Updated: Jul 18, 2019
I recently spent several days deep in fried chicken R&D for a consulting project and thought I would share a few insights. This recipe development work was for a restaurant with a fryer, so home cooking will require a little adaptation. The fundamentals are solid and transferable though, and fried chicken is about technique anyway. Rather than give specific recipes we should summarize points of controversy and their possible solutions. #1 To brine or not to brine While doing field research (ahem) I was surprised by the amount of unbrined chicken being fried. Why? I see two fundamental problems with brining (which are also triumphs) at work. Problem #1 is that brining is brining, and it does create the famed brined texture which is not a pure one. It is not clean and metaphysically true. Brining means admitting the existence of sin. In order to get the proteins to do what you want and hold moisture you will inevitably get some quantity of that steamed cardboard brined chicken character. Brining is not about meat-and-fire sensual immediacy. Problem #2 is more important to me. By holding more moisture within the chicken you create more difficulty in getting a crisp crust to adhere to a steaming, moist mass. The chicken will essentially steam within its shell near the crust interface due to a higher heat gradient. Unbrined chicken demonstrably holds its crust much tighter.
Intermediate solution - buttermilk brine and hold. Unless you are using an extremely acidic buttermilk you can hold the chicken in the buttermilk indefinitely provided the weight of the chicken exceeds the buttermilk. That is to say if you use one quart of buttermilk, which weighs approximately two pounds, put in over two pounds of chicken, ideally three. Dissolve 4 tsp. blue box kosher salt (5 1/2 tsp. if using red box diamond, slightly under 3 tsp. if using regular table salt due to different crystal shapes and volume displacement of the types) in the buttermilk, giving you a two-pronged strategy that both enzymatically tenderizes and brines at the same time. Leave chicken in buttermilk overnight and up to 5 days. Voila. Note - you still have not added any flavor - so make a kick-ass spice mixture to blend with the buttermilk, equalling FLAVOR.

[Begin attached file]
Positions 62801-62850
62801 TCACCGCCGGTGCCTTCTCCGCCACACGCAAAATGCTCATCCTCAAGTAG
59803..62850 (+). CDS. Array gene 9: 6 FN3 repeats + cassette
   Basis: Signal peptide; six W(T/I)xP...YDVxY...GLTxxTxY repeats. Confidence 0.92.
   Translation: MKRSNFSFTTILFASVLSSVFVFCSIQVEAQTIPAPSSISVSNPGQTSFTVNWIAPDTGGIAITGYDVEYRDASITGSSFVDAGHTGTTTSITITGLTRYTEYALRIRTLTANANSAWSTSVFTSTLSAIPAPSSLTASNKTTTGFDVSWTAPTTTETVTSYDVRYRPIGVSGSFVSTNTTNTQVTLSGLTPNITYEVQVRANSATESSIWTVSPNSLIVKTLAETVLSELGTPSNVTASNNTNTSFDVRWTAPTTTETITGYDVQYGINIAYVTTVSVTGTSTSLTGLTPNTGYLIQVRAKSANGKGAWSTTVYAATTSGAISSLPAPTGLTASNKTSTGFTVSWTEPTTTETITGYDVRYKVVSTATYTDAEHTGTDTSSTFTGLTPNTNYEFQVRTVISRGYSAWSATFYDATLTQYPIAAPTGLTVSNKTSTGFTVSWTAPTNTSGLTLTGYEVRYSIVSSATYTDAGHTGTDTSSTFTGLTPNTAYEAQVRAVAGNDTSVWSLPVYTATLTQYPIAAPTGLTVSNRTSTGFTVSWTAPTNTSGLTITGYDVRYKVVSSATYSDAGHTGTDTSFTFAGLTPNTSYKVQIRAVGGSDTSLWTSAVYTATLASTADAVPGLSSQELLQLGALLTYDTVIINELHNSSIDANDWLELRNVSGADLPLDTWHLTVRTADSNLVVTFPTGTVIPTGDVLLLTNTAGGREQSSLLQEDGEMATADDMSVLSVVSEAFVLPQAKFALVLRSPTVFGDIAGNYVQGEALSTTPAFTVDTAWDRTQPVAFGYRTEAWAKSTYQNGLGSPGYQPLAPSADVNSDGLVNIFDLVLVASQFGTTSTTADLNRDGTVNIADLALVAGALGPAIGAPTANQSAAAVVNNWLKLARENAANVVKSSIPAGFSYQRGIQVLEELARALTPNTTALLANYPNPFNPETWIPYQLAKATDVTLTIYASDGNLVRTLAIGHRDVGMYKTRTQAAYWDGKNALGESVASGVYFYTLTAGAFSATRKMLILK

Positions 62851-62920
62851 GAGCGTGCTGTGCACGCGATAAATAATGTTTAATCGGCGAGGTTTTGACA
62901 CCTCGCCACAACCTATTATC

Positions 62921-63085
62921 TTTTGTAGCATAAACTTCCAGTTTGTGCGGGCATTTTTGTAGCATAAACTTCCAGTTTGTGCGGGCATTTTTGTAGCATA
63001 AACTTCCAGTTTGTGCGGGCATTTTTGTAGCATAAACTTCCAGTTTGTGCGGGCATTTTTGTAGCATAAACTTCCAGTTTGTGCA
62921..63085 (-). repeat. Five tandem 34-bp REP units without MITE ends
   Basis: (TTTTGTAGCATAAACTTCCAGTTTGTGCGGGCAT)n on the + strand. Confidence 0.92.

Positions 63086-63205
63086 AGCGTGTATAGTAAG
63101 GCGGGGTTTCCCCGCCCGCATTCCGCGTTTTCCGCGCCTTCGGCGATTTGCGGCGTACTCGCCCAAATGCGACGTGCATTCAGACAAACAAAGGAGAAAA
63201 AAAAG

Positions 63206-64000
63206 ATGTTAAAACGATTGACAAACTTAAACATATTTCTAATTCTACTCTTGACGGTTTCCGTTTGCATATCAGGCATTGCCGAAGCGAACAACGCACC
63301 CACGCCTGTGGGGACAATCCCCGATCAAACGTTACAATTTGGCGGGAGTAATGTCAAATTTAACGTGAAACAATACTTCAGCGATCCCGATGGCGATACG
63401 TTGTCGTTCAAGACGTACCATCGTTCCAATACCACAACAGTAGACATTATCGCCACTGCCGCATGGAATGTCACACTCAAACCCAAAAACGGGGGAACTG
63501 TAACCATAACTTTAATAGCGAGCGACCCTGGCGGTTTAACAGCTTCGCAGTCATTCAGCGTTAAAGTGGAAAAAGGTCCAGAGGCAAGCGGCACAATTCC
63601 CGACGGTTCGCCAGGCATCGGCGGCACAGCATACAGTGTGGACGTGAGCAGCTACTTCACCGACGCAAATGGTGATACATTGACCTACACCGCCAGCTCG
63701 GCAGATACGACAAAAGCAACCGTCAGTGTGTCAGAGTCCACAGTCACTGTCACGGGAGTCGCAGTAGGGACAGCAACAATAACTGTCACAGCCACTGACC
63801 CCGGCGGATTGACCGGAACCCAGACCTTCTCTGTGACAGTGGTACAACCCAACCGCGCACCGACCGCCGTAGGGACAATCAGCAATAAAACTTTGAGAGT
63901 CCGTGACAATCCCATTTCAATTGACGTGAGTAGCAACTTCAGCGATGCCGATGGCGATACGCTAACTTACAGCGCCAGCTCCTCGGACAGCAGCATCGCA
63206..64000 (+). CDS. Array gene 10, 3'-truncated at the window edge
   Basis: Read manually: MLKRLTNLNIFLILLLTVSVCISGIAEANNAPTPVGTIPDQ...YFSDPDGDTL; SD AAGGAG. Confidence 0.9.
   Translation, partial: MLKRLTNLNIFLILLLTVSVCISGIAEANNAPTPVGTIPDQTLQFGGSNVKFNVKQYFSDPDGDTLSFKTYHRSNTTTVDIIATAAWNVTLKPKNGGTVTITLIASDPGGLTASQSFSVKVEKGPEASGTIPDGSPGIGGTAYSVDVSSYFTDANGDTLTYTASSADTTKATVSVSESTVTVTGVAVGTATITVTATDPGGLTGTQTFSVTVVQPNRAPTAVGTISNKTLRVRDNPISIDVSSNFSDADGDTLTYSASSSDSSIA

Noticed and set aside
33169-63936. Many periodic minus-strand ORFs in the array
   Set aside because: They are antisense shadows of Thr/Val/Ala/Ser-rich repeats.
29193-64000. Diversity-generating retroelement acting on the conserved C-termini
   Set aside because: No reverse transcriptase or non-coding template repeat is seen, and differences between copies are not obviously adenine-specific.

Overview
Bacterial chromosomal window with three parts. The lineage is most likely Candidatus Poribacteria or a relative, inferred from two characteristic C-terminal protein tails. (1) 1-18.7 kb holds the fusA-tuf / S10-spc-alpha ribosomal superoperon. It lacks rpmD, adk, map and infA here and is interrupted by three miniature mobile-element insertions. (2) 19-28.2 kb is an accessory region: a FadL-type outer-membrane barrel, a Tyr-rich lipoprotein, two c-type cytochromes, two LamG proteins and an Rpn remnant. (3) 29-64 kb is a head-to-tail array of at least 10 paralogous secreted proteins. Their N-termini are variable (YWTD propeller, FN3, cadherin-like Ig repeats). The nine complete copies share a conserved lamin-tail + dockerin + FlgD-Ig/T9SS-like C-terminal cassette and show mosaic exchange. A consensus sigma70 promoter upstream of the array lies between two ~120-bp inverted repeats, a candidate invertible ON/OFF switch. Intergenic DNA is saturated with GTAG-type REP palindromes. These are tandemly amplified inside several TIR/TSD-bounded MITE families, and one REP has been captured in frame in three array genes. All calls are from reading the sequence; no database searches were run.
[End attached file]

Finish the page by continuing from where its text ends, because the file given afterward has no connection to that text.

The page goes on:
Failure of crust adhesion due to brining #2 Frying temperature A 10 oz. monster random industrial breast takes 9 minutes at 300F with a 1.5" thick upper lobe. 7 minutes if halved laterally. A 6 ounce whole breast should be just right at 7 minutes (you should be frying thighs anyway of course). This assumes you have a deep fryer and any temperature loss from a cold breast going into hot oil is negligible. If you are shallow frying at home in an inch of oil your temperature drop will be significant and could lead to crust failure. Do everything possible to maintain steady temperature. And remember that poultry can overcook, but also remember that there will be some carry-over cooking from the hot oil. Let the chicken rest on a rack or in a warm oven (convection is even better) for a minute to carry over from pink to just cooked. 350F overcooked the crust. #3 How to bread What to use? Traditional deep frying often uses AP flour, then egg, then crumb - like a chicken strip. Egg is too heavy and not crisp enough. It is out. I worked with rice, cornstarch, potato, corn flour, and a few others. With fine flours a gummy layer appears between the crust and the moist brined chicken. Panko can be added to flour to create a more jagged and crisp effect but does not help adhesion. Potato starch increased holding time by creating a harder crust but seemed to increase gumminess at the interface. Rice just wasn't right. There are pricey manipulated starches that the fast food chains use (like Batterbind) but that is very specialized. What to do, what to do... Solution - do nothing, for you have already exceeded expectations. This is why I fully endorse the buttermilk method outlined above in #1. Here are the steps. Remove chicken from from butermilk. Squeegee it mostly dry with your other hand. Then put mostly dry chicken into your crust flour. Coat surface and shake off excess. Then redip chicken into buttermilk mixture which will cling to the flour coat. And then dip back into flour being sure to get solid adhesion. In effect you have doubled both the buttermilk (layer 1 and 3) and the flour (layer 2 and 4). Bonus - to get extra craggy texture sprinkle a few tablespoons buttermilk into the flour mixture and work in to make a shaggy mass. That shag is extra crunch. Fry away. #4 What to use for breading This was the largest challenge that ended in a very anticlimactic "oh yeah" moment. As mentioned above some Panko can be mixed in without attracting too much attention and holding more crunch. But, all of the flours I tried had a clear shortcoming, leading me back to regular wheat flour and lower gluten pastry flour. It was still not right though. Solution - Wondra. Stupid Wondra flour. Why? There are two reasons. First, look at that large, granular grain on the Wondra. Now that is fry friendly. More importantly Wondra is a pre-gelatinized starch with low protein. It has already been cooked once reducing the gumminess and increasing the crisp love. It adheres to the chicken tightly. Bonus - add a little seasoning to it, avoiding garlic powder which will burn. No point in having awesome chicken and forgetting the final flavor layer. Fried chicken is a technique sport, and there are a lot of flavor directions that can be taken with such a blank canvas. I might put up a recipe or two later but I guarantee that butter milk, Wondra, and temperature control are the key. By the way, I doubt any of this information is my discovery so I make no claims to pioneering anything. I just put in a little time to affirm what those smarter than myself already know.